Talking with Kids about the Uvalde School Shooting

A school terrorized by an active shooter. A classroom of children injured and dead. Teachers killed trying to protect their students. This news out of Uvalde, Texas tears at the hearts of parents and caregivers everywhere. What if it had been our children’s school? We can hardly bear to think about it.

We also wonder what to tell our children. School is supposed to be a safe place. We don’t want kids to be afraid to go to class. So we might be tempted to say nothing and hope they won’t hear about what happened. However, child psychologists say that shielding children from such news is rarely the best option. While you might successfully prevent them from seeing the news at home, they are likely to hear about it from peers. And they also sense when adults are upset, even if they don’t know the reason, which causes insecurity and distress.

Know that talking about difficult events can actually create a bond with your child. When you share bad news and offer to talk about it, children get the message that you are willing to be their partner in addressing tough situations. Today, it is a scary school shooting in another town; tomorrow, it could be a bullying situation or a concern for a friend who is making unsafe choices. Let your child know that no subject is off-limits.

Clinical psychologists Robin Gurwitch and Marni Axelrad suggest we begin the conversation by acknowledging that something terrible has happened and asking what children have already heard. Listening to what they have to say provides clues for how to continue the conversation. They may have misinformation that we can replace with facts. Or they might be most upset by the realization that children similar in age to them were hurt and need reassurance that their school is taking measures to protect them.

Child psychologist Karen Luley says that it is also important to ask children how they feel about what has happened. One way to introduce this topic is to share our own feelings, albeit in moderation. It’s okay to say we feel sad, or worried, or angry, and then to ask children how they are feeling. Just remember to talk as well about how you (and they) might manage your feelings so they don’t become too overwhelming. Have a good cry together and then snuggle up to read a favorite book. Suggest a walk or a breathing exercise to calm your anxiety, or write a letter to your representative asking for stronger gun control measures to channel your anger.

Doing something to respond also empowers children to feel that they are able to make a difference. Research local organizations in Uvalde that are mobilizing to help the families and make a donation. Look for groups in your community that address gun violence or family tragedies and ask what you can do to support their cause. Contact your child’s teacher for ideas about how your family can support your school. When children believe they are change agents, they are less likely to worry about being victimized.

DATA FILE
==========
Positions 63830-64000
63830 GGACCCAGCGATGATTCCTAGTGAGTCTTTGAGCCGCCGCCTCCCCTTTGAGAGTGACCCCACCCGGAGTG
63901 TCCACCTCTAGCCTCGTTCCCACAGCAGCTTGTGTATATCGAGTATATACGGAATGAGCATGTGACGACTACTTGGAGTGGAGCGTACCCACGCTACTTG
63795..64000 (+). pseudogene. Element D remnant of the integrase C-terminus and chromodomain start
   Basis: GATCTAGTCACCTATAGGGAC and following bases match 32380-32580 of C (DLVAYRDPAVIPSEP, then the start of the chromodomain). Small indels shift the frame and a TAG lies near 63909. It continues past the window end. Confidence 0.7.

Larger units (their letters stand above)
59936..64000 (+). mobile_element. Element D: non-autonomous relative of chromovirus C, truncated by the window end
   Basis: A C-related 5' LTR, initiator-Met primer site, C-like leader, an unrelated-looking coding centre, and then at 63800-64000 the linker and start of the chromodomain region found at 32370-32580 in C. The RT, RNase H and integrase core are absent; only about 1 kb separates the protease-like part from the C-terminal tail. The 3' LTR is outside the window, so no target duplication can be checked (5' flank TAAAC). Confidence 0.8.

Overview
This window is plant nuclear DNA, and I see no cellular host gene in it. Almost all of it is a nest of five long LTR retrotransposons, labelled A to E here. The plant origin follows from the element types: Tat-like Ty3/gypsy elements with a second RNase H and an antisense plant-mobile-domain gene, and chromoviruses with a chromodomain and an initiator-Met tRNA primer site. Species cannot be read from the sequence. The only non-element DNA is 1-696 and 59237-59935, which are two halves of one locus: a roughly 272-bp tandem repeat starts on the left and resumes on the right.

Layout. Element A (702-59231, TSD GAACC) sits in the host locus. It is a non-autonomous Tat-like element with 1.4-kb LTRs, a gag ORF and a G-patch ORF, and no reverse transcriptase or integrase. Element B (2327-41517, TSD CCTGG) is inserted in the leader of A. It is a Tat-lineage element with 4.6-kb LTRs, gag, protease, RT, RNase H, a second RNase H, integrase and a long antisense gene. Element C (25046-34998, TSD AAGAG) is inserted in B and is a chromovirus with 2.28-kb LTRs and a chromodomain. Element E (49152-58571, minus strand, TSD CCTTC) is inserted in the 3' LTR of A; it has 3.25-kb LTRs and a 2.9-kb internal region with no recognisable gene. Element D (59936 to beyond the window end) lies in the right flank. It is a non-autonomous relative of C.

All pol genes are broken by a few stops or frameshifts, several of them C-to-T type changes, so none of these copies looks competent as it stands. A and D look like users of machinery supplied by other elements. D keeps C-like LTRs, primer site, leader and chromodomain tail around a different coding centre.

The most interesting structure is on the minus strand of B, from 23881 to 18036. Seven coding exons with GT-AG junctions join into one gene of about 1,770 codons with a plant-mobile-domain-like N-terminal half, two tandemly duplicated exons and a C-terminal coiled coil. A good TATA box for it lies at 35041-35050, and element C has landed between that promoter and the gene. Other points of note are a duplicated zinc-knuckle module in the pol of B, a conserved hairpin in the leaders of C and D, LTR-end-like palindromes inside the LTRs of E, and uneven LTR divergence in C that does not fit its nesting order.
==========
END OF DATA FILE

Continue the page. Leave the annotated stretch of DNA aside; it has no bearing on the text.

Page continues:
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One response to “Talking with Kids about the Uvalde School Shooting”

  1. melanie says:

    Good ideas. When my daughter was a child, I routinely discussed with her events that she either saw or was exposed to via national reporting. Other parents practiced avoidance and shook their heads at our discussions. I have always found that children will not only be aware of events but interpret those events and not to their own well-being. They blame themselves for adult divorces. They think they won’t die if they try to harm themselves. There is frequently no rescue scheduled by forces who are unaware of the need for rescue.And then again, there may be no rescue as additional equipment is waited upon. So stop, listen, and give your children your time and interest. In high school, my daughter told me she did not want to go to school, and then I learned that a very, very large male student had been verbally threatening to rape her. All those previous discussions were the precursor to this event. Yes, I was all over that school- a private and expensive alternative. The headmaster was threatening. I gave the school a choice or I would go to the police. Their reputation be damned as far as I was concerned.. I requested and was granted a staff member of my daughter’s choice and a private meeting with the young man for her to confront him. My daughter was frightened, but I told her a bully lives in the shadows and is powered by the dark. The meeting occurred. Knowledge of that meeting flew through the underground communication system of the students. We learned that this same male was threatening other young women and had been doing so for many a day. Many of the other verbal victims approached my daughter, told their shared story and fears. They thanked her for standing up to him. Yes, the bully lost his power. His parents were called in and he was sent for intervention. He was not removed from the school community but he lost his swagger and stature. Today my daughter is an active healthy woman with two children who talks and listens to her children as they negotiate life. I hope I played a role in their discussions. Many years later, a young man she dated from that school and who I had recommended for therapy sent us a summons. He was abused by a community member with a national organization. He was friends with the bully. Perhaps the original young man was simply repeating what had occurred to him. I will never know, but I know we must listen and address our children’s concerns. The world as we know it demands it.

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